American workers aren't getting nearly as much done this year as they used to.
U.S. labor productivity plunged first quarter in the largest decline since 1947, then dropped by the highest annual amount on record in the second according to the Bureau of Labor Statics. The third quarter data indicates year-over-year output saw three consecutive declines for the first time since 1982.
So what is going on? One expert says there are several factors contributing to the drop in productivity, and the problem is likely to persist for some time.
Julie Bauke, founder and chief career strategist with The Bauke Group, told FOX Business the decline in output from the current workforce was largely inevitable – COVID just sped it up. In short, she says, "The world of work right now is a mess."
The U.S. workforce is stretched thin in this tight labor market – and people are just plain burnt out.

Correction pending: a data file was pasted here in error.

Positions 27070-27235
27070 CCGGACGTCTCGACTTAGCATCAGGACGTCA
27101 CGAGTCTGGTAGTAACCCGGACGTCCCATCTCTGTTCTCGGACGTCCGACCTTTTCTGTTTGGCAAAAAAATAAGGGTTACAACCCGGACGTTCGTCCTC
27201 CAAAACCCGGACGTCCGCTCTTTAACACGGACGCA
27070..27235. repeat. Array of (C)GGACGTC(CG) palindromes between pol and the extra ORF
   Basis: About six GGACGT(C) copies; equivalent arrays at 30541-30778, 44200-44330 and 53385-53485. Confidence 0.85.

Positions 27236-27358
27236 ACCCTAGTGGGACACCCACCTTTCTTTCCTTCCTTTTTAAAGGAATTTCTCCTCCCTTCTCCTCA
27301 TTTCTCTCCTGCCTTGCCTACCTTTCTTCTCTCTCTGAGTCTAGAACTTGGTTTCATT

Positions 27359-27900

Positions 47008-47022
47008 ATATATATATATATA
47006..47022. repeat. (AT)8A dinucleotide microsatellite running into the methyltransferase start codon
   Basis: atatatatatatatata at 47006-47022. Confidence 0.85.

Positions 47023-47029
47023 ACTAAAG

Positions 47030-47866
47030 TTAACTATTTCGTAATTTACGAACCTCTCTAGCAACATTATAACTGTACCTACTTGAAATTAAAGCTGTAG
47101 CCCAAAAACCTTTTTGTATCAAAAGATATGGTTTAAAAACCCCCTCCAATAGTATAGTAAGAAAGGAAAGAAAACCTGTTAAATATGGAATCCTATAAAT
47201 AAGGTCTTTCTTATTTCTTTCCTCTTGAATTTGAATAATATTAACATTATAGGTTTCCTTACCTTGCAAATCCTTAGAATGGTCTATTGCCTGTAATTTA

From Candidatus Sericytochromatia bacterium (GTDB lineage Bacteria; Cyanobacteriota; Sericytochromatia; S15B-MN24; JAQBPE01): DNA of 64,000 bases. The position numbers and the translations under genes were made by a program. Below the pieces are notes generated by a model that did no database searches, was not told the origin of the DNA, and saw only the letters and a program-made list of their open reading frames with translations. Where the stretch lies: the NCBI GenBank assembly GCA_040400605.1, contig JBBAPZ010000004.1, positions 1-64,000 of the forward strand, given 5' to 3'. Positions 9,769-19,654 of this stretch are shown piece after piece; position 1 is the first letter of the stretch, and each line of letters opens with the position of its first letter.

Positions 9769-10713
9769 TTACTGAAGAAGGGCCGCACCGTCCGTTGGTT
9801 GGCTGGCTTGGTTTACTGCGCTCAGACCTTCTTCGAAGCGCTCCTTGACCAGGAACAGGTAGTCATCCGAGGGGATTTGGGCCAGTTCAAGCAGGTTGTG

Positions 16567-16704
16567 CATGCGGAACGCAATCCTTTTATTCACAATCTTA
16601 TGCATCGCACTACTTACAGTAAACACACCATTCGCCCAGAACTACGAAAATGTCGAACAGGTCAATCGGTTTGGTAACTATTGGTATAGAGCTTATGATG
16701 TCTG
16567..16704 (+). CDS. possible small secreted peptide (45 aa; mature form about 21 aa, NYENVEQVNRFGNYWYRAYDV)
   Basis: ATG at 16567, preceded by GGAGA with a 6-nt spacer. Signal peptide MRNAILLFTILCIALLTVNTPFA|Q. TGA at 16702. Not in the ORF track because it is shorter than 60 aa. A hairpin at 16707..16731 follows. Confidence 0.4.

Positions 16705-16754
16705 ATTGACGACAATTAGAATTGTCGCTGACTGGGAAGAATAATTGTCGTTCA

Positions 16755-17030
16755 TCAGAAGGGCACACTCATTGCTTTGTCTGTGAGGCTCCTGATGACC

For starters, Bauke noted, the pandemic caused many older, seasoned workers to retire early, and the spots left behind by those "boomers" are being filled by an insufficient number of less-experienced workers from younger generations.
Not only do Gen X and Gen Z workers lack some of the institutional knowledge as older workers, Bauke says, but they are also less willing to put in the long hours their boomer managers might expect.
At the same time, the older workers that remain now tend to be less willing to sacrifice their health or family time to take on loads of extra work.
Adding to the problem, month upon month of persistent talent shortages means workers are being asked to do more than just their own job because employers have been unable to fill many open positions.
With recession fears growing, the problem is getting even worse.
Bauke says the first thing companies do when they are looking at cutting back their workforce is to cancel open positions, and "What message does that send to the people back at work who have been doing two jobs? It says the cavalry is not coming."
She argues companies have been pushing their employees to the point that the workers don't care anymore. But, with fewer positions open and a recession looming, workers are scared to leave their jobs out of fear that they would be the first to be laid off if they took a new position elsewhere.
"People are discouraged," Bauke added. "They are feeling hopeless and helpless."